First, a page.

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December 29, 2008

Top 2008 Stories: Migration

The news and changes of 2008 lay behind us today, even though the year isn't over just yet. But in the quiet week between Christmas and New Year's, let's look at the Top Stories of 2008 to see where your community has traveled. In a few days we'll take a stab at where the 3000 arrow will be headed for 2009.

Let's break this down into three important aspects of community events: Migration, Homesteading and the year's News Outta HP. No matter what your strategy and plans for this year, one or all of these areas held significant developments for 3000 owners, partners and advocates. We'll look over the top six events in each area.

Migration seems the best place to start our review, since it offers more change than either homesteading or HP news. Right at the top of the year's list is the pace of migrations, which maintained its moderation despite HP's end of the year deadlines.

1. Migrations stretched 2006 deadlines, we learned this year, as companies which believed their exits would be finished by '06 found themselves still working on their projects. Even more delay on the migration march took place once the economy hit the brakes. The companies we surveyed identified success with migration from the 3000 to Unix platforms and Windows. But some were hung up waiting on replacement software.

2. Software providers counted on migration business to help support their homesteading stability. From our Q&A interview with MB Foster founder Birket Foster, to the landscape described by Bill Miller of Genesis Total Solutions, to the mix of migration and homestead revenues at STR Software, many companies made their migration efforts a backstop for customers taking a long-term strategy toward transition.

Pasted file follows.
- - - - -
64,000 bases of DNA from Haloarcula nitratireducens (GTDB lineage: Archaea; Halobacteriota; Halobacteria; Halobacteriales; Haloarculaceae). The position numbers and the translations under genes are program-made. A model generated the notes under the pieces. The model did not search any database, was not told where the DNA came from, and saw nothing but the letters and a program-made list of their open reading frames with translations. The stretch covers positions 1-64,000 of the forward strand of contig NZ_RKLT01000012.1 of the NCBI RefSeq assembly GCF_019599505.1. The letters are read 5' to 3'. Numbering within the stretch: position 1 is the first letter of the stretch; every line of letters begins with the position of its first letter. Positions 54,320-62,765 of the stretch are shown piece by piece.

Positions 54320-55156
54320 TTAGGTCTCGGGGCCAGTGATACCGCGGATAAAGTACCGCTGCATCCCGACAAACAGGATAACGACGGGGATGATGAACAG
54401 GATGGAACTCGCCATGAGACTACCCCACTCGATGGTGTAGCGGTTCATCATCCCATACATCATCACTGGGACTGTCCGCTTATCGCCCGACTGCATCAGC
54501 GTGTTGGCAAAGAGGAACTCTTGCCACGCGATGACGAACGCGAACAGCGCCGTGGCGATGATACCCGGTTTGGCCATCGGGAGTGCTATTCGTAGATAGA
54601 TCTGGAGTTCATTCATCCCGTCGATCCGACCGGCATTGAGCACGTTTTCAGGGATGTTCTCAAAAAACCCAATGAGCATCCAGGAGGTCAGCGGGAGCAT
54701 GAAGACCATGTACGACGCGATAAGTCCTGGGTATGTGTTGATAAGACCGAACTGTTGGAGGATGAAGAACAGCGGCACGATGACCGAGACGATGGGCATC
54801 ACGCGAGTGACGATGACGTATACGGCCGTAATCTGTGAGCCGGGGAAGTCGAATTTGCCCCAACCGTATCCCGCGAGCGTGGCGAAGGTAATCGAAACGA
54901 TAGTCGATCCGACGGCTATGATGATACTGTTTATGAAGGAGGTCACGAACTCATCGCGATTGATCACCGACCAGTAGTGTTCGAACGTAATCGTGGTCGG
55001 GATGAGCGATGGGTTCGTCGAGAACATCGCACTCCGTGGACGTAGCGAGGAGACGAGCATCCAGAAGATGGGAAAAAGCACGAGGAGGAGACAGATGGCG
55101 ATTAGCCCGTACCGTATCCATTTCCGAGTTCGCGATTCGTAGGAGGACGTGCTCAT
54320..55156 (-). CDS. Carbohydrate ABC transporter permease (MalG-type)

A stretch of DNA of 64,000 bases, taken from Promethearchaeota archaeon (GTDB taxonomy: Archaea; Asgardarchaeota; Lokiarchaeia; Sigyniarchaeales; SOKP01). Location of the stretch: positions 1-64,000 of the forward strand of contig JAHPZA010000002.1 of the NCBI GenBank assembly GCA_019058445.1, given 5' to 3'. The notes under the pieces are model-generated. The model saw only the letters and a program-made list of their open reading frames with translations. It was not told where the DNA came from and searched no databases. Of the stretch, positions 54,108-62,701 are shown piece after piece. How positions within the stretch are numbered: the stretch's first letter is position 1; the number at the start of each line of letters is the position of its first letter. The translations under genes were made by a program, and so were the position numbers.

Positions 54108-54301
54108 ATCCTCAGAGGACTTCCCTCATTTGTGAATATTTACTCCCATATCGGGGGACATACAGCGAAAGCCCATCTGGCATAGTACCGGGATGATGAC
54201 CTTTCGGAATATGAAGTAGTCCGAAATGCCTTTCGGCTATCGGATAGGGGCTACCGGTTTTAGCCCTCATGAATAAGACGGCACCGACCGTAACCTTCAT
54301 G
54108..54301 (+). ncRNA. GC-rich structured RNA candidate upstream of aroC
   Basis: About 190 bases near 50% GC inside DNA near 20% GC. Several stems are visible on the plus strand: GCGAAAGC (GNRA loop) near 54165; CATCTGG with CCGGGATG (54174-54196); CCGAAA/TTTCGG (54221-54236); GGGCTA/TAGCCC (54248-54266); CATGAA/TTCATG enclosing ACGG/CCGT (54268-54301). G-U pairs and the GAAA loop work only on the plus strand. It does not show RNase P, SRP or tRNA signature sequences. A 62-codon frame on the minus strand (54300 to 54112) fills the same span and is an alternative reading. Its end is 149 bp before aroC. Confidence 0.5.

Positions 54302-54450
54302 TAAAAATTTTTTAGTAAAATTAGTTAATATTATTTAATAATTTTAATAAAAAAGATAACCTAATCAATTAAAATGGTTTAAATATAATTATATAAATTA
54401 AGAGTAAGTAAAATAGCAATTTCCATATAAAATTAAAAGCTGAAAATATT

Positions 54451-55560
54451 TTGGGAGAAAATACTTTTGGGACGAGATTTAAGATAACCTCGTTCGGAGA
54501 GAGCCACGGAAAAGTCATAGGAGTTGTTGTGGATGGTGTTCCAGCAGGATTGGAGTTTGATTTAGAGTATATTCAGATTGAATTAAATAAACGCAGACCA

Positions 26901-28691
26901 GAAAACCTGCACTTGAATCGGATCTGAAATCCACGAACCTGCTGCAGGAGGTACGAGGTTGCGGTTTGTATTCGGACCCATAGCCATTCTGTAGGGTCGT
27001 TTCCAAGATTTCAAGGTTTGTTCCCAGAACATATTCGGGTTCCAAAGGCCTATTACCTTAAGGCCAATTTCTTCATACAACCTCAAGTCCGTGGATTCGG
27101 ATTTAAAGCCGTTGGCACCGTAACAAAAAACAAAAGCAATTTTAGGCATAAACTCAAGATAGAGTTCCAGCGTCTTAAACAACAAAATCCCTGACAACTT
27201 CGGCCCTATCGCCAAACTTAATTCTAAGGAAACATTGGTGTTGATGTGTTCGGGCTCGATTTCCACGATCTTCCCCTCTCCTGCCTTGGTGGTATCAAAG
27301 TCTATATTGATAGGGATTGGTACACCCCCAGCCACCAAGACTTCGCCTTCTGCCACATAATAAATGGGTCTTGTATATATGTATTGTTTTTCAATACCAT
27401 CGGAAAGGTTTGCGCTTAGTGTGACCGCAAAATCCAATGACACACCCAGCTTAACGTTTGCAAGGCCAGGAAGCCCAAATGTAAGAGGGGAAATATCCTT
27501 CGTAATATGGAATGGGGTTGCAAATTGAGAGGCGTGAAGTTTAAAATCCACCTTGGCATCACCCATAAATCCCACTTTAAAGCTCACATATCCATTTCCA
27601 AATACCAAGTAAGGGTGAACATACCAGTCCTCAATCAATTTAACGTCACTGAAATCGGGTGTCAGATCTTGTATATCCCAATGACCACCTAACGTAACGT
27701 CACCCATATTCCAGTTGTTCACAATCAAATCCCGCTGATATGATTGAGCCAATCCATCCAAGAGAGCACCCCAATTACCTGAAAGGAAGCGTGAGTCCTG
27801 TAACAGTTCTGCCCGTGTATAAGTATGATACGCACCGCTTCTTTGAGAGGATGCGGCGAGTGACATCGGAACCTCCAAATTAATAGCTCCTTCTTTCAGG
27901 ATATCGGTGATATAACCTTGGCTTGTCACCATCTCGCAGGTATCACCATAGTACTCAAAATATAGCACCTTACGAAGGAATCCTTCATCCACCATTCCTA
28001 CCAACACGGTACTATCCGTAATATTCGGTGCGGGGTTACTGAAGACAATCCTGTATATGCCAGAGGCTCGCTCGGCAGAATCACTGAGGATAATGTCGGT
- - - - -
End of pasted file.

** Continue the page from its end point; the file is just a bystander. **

3. Migration companies added support for existing MPE apps to their offerings, especially at Speedware. A deep knowledge of HP 3000 technology was even more important than experience with the target environment, the vendor added while it reported on the success and pace of migration business.

4. Independent vendors kept offering extension technology choices for 3000 sites making a transition. Micro Focus pumped up COBOL with support of Microsoft's Azure Cloud computing and standards support in the year. Eloquence kept turning up in successful migrations where IMAGE compatibility was vital, and the database suite added new features in an 8.0 release. IMAGE and COBOL remain the standard technologies which must be replicated in a many migrations.

5. Migrating sites moved beyond HP-UX, reporting more contact with Windows or non-HP *nix platforms. Windows experts are easier to find than HP's Unix veterans and usually cost less to retain. Oracle and Suprtool tended to steer the community toward HP-UX, but .NET potential and the omnipresence of Windows in the enterprise — and the value in Linux — kept HP-UX migrations in a slight minority.

6. HP user groups consolidated into an alliance called Connect, seeking an impact by gathering in greater numbers of members. Connect served up an online social networking tool to promote the learning around 3000 alternatives such as Unix and Windows. Connect put up its first European conference in November, even while the outlook for in-person meetings grew darker.

Tomorrow we'll look over the top six homesteading stories for 2008, some of which address similar trends as migration developments. The 3000 community has feet placed in both strategies as this year is ending.

01:45 PM in Migration | Permalink

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